Recent evidence concludes that eating fat does NOT make you fat, so you should not be omitting it from your diet.
The 90’s witnessed a fitness and health revolution and fat became the ‘culprit’ believed to contribute to a variety of health problems. This caused health professionals and nutritionists alike to condemn the macro-nutrient and recommend ‘low-fat’ diets.
Since then, nutritional science has improved tremendously and released new findings proving that ‘fat’ is not the culprit in peoples’ diets.
Dr. Mark Hyman, the physician, warns that people should not be worrying about but processed carbohydrates which he believes are to blame for making the population fat and sick.
He backs this claim by pointing to a review of data from the British Journal of Medicine that shatters the myth that fat causes obesity and heart disease. In the data, researchers found that while lowering saturated fat in the diet may lower total cholesterol, it actually lowers the good cholesterol (LDL), not the bad kind (HDL).
According to several doctors, even saturated fats are a healthy type of fat to consume. There is no evidence that saturated fat is associated with an increased risk of cardiovascular disease or coronary heart disease.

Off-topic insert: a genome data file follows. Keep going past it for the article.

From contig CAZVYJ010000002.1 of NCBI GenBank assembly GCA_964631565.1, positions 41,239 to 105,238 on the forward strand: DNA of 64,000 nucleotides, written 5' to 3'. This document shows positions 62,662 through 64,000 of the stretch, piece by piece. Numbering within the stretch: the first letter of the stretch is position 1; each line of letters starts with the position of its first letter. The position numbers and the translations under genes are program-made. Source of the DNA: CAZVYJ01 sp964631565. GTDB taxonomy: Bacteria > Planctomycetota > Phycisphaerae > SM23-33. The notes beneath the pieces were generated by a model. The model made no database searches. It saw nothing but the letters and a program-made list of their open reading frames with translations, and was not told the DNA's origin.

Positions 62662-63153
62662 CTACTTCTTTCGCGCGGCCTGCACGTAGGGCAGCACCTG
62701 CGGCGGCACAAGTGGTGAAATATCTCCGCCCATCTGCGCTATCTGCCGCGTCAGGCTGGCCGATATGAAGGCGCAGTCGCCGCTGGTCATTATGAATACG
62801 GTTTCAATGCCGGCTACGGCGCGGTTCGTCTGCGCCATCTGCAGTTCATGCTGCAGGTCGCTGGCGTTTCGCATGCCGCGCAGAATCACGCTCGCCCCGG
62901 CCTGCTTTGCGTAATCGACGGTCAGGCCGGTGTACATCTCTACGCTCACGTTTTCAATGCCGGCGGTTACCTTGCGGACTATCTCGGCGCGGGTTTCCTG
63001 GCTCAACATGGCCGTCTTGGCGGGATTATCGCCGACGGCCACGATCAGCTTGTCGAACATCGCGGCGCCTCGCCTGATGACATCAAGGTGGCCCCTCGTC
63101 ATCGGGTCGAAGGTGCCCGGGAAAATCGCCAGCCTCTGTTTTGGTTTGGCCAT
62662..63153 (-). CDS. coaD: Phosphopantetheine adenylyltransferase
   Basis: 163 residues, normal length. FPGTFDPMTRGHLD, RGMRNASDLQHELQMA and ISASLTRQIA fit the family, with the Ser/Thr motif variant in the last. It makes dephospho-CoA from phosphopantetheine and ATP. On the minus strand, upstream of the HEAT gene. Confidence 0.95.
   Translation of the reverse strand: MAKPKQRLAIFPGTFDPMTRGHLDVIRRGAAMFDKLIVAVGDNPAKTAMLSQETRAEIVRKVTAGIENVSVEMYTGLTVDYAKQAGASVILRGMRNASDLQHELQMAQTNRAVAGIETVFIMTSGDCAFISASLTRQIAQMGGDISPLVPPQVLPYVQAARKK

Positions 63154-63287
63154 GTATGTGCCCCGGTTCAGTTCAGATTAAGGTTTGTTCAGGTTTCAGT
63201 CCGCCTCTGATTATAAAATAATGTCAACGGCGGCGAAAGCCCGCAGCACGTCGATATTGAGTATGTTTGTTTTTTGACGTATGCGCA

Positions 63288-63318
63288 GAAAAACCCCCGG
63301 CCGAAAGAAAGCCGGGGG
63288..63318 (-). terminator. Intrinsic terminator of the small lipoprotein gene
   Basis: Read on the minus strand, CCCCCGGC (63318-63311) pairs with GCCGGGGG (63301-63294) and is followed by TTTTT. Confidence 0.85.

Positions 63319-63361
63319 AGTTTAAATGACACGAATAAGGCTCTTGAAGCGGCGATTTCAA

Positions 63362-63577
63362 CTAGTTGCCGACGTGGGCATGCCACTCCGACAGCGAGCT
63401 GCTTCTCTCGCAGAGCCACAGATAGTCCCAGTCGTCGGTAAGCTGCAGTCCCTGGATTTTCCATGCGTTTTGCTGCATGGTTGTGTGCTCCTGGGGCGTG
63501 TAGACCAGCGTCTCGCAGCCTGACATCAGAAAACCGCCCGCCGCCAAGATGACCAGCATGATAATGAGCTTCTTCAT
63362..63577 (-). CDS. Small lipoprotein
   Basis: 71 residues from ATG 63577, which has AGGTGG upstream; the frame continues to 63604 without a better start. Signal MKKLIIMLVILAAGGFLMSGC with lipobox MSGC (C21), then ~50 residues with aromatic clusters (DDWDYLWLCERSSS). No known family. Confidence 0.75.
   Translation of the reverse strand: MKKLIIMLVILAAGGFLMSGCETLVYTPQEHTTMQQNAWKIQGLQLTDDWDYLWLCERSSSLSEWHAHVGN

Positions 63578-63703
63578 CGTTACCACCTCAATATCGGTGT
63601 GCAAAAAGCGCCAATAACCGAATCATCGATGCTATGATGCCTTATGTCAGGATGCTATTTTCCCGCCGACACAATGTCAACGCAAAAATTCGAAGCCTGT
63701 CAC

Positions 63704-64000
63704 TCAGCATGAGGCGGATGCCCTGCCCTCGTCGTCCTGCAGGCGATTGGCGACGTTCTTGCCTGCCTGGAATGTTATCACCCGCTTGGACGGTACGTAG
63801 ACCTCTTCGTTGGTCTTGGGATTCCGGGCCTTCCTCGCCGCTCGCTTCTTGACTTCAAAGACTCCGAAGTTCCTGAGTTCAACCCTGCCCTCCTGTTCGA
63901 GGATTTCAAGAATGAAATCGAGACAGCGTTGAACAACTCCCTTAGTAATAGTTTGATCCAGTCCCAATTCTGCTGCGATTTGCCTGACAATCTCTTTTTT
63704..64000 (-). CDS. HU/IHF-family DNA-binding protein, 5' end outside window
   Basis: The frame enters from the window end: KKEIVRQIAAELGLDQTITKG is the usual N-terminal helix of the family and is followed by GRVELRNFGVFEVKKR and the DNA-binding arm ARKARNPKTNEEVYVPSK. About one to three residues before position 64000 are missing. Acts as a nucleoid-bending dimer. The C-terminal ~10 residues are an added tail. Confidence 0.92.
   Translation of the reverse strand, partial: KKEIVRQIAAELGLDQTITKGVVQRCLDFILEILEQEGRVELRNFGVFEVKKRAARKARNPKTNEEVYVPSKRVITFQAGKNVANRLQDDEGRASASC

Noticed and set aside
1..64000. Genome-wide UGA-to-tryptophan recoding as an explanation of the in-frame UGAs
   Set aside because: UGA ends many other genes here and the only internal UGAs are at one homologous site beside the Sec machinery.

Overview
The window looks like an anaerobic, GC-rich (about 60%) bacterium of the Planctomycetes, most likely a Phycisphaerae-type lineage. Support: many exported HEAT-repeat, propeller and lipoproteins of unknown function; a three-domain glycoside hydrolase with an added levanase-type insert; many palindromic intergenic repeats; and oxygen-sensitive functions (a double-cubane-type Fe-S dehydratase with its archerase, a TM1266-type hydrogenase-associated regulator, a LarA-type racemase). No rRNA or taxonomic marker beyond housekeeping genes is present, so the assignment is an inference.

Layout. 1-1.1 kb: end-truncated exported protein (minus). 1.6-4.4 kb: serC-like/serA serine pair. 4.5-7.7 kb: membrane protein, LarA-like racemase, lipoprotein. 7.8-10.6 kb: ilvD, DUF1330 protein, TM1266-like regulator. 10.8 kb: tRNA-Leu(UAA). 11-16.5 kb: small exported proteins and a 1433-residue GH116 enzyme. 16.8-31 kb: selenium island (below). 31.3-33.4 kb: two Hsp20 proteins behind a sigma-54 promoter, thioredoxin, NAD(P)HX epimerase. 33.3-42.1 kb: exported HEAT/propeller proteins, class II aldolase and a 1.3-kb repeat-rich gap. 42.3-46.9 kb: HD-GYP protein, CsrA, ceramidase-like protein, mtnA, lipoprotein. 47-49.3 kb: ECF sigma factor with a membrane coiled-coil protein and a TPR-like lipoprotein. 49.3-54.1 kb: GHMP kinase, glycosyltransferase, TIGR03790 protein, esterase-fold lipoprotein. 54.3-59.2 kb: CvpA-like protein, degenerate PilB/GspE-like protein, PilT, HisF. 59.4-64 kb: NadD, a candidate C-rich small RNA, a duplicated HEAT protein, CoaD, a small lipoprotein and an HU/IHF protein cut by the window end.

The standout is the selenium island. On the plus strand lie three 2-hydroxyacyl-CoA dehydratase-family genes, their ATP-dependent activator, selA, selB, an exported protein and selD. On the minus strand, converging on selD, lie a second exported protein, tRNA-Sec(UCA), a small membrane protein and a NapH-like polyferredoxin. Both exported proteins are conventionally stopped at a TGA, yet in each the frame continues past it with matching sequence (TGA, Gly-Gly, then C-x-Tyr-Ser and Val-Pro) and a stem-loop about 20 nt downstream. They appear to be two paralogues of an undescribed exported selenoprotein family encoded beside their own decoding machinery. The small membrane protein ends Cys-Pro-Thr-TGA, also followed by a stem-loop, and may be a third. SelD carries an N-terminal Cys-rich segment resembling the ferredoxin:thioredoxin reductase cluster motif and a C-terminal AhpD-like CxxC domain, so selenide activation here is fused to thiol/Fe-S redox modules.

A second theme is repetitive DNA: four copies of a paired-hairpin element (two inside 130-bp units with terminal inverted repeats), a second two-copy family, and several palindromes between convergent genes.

Not eating enough fat can contribute to various modern-day diseases
One of the appreciated characteristics of dietary fat is that it helps people feel satiated and complete after eating a normal-sized meal. When less fat is consumed, the tendency is to try and find the feeling of satiation by eating more starchy and sugary foods. But since these cannot match the feelings produced by fats, the outcome is to eat even more and more starches and sugars, racking up high numbers of calories, and resulting in weight gain.
Intriguingly, a study from the University of California found that most people who have a heart attack also have normal overall cholesterol levels. But Type 2 diabetes is prevalent in this cohort, therefore it is presumed that heart disease has more of a correlation with eating higher amounts of processed carbohydrates rather than fat.
What type of FAT is recommend?
Not all fat is created equal, quality is of the utmost importance.
- Nuts, including walnuts, almonds, pecans, but not peanuts
- Seeds including pumpkin, sesame, chia and hemp
- Fatty fish including sardines, mackerel, herring, and wild salmon
- Extra virgin olive oil
- Grass-fed sustainably raised animal products
- Saturated fats such as extra virgin coconut butter
Weston A. Price knew all of this as far back as the 1930’s. He was a dentist who searched for an answer to tooth decay in many locations around the world, studying the diets of indigenous people and their teeth. He found that butter and other saturated fats were staples in the diets of populations displaying supreme health – likely due to their high vitamin A, D, K2, and fat-soluble vitamins. When butter and other saturated fats were a central ingredient in the diet, children grew to be robust, sturdy, and free of tooth decay.
Maybe it is time for a new way of thinking…
Article cover photo:
““A bowl of nuts””
H/T to Natural Society